book cover of Shadows in the Sea

Shadows in the Sea

The Sharks, Skates and Rays
A non fiction book by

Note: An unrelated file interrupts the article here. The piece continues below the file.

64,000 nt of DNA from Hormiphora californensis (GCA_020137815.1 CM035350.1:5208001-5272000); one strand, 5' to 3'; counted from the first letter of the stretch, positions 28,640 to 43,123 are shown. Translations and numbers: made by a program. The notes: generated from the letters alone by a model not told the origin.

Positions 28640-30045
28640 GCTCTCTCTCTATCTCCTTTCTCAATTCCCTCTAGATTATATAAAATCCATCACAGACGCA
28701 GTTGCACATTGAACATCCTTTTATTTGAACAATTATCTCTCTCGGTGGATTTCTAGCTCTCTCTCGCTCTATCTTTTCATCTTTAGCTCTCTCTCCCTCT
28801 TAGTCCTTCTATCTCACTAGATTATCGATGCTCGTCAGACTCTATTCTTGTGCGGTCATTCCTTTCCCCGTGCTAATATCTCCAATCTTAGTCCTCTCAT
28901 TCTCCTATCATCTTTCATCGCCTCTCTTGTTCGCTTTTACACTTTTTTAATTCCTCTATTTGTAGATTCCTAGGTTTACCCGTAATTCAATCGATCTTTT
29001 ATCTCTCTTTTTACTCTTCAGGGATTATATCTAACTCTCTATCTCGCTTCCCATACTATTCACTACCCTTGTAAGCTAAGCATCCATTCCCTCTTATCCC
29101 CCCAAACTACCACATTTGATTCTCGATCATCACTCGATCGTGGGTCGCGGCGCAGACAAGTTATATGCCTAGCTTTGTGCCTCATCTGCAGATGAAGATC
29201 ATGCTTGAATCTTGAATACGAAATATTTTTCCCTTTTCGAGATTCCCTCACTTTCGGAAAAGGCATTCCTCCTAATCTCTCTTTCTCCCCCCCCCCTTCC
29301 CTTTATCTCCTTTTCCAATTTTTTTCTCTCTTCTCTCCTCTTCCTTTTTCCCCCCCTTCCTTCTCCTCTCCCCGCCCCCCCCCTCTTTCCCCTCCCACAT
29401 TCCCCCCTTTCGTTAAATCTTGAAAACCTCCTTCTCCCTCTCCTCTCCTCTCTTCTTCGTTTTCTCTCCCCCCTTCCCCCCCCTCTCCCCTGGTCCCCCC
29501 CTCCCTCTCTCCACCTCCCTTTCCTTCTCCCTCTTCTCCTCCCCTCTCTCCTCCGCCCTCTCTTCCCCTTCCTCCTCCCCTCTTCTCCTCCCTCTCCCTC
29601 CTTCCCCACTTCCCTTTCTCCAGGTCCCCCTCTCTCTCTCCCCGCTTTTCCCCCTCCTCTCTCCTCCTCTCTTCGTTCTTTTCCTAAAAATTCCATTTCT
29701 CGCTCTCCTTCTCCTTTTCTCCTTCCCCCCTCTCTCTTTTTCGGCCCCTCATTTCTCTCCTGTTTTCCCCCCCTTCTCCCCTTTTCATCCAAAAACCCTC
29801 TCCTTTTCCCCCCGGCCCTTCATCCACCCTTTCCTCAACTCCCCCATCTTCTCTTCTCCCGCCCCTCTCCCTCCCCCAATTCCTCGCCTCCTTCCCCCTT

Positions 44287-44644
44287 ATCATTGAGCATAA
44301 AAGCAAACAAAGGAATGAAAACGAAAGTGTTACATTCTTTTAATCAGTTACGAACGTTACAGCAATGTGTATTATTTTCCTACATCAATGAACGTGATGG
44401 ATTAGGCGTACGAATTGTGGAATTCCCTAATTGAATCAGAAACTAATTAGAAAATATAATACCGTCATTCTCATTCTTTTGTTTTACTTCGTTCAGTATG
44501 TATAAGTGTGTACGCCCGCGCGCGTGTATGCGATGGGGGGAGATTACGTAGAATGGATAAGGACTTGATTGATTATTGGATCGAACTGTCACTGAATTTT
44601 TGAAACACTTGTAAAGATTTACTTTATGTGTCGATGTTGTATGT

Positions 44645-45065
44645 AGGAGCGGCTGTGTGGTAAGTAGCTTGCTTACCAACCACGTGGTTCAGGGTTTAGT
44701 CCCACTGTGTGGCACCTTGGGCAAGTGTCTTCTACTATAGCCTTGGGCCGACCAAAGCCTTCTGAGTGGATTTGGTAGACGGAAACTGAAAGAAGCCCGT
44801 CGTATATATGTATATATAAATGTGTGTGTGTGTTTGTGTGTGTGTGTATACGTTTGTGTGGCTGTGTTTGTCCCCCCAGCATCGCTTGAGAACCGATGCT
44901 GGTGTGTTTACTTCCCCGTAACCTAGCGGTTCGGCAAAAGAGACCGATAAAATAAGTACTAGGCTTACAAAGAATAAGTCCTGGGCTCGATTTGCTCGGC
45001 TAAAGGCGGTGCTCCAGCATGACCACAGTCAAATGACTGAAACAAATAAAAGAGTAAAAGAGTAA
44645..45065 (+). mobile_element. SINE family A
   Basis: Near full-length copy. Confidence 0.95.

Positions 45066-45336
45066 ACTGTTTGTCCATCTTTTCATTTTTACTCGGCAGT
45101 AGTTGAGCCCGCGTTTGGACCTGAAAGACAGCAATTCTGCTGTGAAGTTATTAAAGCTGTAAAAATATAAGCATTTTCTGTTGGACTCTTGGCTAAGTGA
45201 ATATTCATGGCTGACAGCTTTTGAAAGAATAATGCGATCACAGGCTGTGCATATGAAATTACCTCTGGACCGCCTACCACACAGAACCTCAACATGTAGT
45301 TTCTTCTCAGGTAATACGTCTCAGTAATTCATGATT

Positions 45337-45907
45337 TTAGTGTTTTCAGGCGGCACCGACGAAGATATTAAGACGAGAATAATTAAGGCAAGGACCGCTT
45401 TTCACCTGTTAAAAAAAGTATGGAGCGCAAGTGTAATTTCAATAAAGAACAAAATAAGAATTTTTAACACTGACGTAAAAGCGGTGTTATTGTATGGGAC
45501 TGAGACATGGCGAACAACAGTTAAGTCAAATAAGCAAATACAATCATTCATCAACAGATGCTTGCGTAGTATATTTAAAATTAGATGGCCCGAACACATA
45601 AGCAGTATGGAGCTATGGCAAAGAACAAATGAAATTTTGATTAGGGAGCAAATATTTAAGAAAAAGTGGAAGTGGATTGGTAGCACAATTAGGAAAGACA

Nothing puts quite the same tingling fear in swimmers, surfers, and divers--especially in the quarter century since Peter Benchley's novel Jaws conquered the bestseller charts--as the thought that a shark might be plying its course somewhere in the murky deep below. Thomas Allen plays on that fear in the opening pages of Shadows in the Sea with a strangely entertaining compendium of shark attacks on humans over the centuries. (The humans get their licks in, however, in the pages that follow, in which Allen recounts the exploits of William Young, an Ahab who chased sharks around the world.) Allen goes on to describe the ways in which scientists have attempted to understand the ways of sharks and their selachian kin, the skates and rays; looks at the place of the shark in the world's folklore and cuisine; and examines the commercial shark-fishing industry. His useful book closes with a species-by-species account of the world's principal shark types, from the 6-inch dogfish to the 20-foot great blue shark. Allen does a fine job of giving his readers an idea of the many ways these frightening but fragile denizens of the sea live their lives--and he provides plenty of anecdotes to disturb a beachgoer's dreams. --Gregory McNamee

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